Poaching - the scourge of wildlife areas

One of the more unpleasant but necessary activities in managing a wildlife area is the ongoing battle against poaching. 

Contrary to the belief that it is done by poor, hungry peasants desperate for food,  most poaching on Sentinel is perpetrated by syndicates who do it for commercial gain through the sale of bushmeat which is dried and sold to farm workers and people living in the local townships.

It is frightening how many animals are killed annually, either by the use of pack dogs with spotlights and spears at night, or  with wire and cable snares (nooses) that are laid along well worn game paths near water points.  It is a constant threat to the animals in our Transfrontier Conservation Area, and we work closely with out colleagues at Mapungubwe National Park in South Africa and the Tuli Block in Botswana, as well as with our own ZRP, National Army and National Parks & Wildlife Management Authority personnel here in Zimbabwe to follow, arrest and convict these people.

Eland are a target species for spotlight poaching because of the sheer volume of meat that this massive antelope yields in one kill.   Poachers use their dogs to run an eland down to a point of exhaustion, approach within throwing distance of the animal by shining a spotlight into its eyes to blind it before plunging heavy metal spears (usually with white markers on the end of the handles) into its side.

In one week alone, eight eland cows were recently killed by poachers in this way at the island on the confluence of the Shashe and Limpopo Rivers (Botswana territory) - and of those,  five were killed in one night!  Four of those carcasses were abandonned by the poachers when the anti-poaching team in Botswana attempted to arrest them. Unfortunately, the poachers fled across the dry, sandy Shashe River into Zimbabwe, where they could not be pursued!  This cross-border poaching is being viewed in a serious light by the authorities of all three countries, and step will be taken to enable cross-border follow-ups in the near future, thanks to international co-operation of the TFCA partners!

Snares are a cruel and ubiquitous problem, not only in the large numbers of animals that are caught in them, but in the range of animals caught and injured in them too - from elephants, leopards, bushpigs and warthogs, and all the antelope species.  Our game scouts are on a constant lookout for snares as they patrol the bush, and have spent many a cold night waiting in ambush  for the poachers to arrive to check snarelines...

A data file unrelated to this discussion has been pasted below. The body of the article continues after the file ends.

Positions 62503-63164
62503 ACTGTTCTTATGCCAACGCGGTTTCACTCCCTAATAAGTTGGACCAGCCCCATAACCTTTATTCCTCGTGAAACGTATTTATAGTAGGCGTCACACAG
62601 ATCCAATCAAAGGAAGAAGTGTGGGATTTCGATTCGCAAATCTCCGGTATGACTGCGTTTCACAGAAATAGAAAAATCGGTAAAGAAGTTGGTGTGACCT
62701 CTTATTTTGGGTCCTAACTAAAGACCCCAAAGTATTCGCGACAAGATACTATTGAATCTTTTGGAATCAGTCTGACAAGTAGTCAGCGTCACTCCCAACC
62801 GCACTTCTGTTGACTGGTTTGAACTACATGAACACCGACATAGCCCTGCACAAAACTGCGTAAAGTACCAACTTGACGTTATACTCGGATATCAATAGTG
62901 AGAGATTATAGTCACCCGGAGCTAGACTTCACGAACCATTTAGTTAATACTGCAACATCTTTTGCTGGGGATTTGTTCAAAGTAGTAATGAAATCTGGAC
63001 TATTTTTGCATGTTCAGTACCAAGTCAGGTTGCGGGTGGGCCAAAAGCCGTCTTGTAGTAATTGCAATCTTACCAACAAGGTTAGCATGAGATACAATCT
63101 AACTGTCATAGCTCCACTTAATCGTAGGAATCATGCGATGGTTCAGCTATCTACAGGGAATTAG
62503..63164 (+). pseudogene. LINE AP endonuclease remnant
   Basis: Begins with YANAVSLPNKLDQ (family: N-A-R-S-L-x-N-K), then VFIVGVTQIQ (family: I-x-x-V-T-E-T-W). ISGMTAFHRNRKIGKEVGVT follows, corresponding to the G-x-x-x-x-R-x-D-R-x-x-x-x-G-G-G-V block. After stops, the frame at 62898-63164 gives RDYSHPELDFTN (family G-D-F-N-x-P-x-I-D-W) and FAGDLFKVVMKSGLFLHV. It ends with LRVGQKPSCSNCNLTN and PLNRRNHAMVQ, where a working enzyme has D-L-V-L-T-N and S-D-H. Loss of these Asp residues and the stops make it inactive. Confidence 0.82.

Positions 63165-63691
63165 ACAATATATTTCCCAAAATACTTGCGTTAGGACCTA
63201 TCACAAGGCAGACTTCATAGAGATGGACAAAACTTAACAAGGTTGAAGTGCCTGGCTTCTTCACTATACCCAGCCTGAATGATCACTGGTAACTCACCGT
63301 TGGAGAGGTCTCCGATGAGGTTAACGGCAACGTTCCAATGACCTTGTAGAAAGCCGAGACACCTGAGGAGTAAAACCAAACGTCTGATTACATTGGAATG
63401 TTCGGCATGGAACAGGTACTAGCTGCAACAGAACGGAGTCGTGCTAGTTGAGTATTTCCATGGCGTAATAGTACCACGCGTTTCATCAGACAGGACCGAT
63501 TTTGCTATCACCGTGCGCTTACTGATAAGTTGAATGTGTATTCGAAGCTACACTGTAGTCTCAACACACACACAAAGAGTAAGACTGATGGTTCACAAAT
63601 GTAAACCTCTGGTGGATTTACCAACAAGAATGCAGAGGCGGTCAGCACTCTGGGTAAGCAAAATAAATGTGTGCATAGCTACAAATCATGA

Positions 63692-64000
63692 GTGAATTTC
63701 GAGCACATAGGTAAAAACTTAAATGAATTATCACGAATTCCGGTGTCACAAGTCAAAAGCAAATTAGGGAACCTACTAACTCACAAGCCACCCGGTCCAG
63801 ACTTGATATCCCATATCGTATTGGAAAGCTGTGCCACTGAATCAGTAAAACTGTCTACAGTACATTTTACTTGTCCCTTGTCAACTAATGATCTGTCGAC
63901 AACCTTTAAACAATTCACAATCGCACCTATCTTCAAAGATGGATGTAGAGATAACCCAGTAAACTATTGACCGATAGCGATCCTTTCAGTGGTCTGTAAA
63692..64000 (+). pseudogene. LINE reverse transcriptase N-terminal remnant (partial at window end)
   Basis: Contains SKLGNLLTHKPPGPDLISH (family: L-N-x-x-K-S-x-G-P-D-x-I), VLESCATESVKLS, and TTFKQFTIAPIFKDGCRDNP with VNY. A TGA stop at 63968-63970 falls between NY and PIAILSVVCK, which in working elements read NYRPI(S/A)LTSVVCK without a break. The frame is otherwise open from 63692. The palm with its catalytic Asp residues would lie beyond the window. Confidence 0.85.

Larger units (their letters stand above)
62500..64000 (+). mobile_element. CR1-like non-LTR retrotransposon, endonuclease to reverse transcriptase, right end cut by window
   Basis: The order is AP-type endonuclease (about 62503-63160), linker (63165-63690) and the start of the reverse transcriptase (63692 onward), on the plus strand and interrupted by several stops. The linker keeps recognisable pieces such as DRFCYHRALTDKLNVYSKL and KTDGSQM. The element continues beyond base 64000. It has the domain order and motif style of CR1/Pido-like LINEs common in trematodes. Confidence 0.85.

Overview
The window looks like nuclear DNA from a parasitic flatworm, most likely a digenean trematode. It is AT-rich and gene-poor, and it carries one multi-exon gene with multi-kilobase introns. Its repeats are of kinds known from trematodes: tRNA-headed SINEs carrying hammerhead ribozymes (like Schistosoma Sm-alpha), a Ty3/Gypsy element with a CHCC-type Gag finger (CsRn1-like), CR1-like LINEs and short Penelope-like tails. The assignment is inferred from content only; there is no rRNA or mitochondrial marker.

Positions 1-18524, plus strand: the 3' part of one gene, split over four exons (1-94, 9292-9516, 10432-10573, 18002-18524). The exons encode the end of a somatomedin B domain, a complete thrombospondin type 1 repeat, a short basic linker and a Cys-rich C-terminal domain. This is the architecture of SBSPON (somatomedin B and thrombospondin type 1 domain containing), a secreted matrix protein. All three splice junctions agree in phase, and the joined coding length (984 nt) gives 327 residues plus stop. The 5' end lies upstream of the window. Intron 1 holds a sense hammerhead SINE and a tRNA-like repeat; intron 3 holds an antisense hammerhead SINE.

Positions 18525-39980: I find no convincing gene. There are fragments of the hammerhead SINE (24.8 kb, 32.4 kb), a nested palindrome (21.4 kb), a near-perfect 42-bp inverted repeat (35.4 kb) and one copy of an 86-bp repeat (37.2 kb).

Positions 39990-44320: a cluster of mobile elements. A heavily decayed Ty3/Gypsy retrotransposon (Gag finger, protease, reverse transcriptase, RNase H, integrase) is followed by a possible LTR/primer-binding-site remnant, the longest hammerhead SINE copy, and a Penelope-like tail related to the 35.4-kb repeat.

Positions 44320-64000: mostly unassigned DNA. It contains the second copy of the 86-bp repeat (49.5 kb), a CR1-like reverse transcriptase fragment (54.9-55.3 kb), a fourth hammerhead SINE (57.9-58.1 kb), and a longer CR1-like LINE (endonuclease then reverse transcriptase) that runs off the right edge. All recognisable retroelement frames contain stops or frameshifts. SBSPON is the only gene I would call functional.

During a recent elephant ID excercise in which 100 elephants ID's were recorded, 5 of them (yes, that makes 5% of them) had shortened trunks as a result of being caught in snares. Can you imagine the pain that an elephant  endures as a noose of  fencing wire slices through the hundreds of nerve endings in its trunk?

The photograph below, taken during the ID-ing exercise, shows two young elephants at play. One of these elephant calves (who are both under 6 months of age) can be  seen to have a wire snare around its neck. Thankfully however, it did not seem to be affecting its health.

The following images show an elephant with a snare-shortened trunk feeding on schotia brachypetala bark that had fallen to the ground at the base of the tree  - the "crumbs" left by another elephant.  He managed to manipulate the chips of bark onto his toe with his trunk, from where he scooped them up with what is left of his trunk into his mouth. In the end, he resorts to kneeling  and feeding directly off the ground!

I'm sure we speak for all the tourism operators on the Limpopo in thanking our visitors to the Greater Mapungubwe Transfrontier Area for making it possible to fight this poaching scourge - without your support and the income your visits generate, the work of all the anti-poaching units in our area would be unaffordable.  Kudos to you all!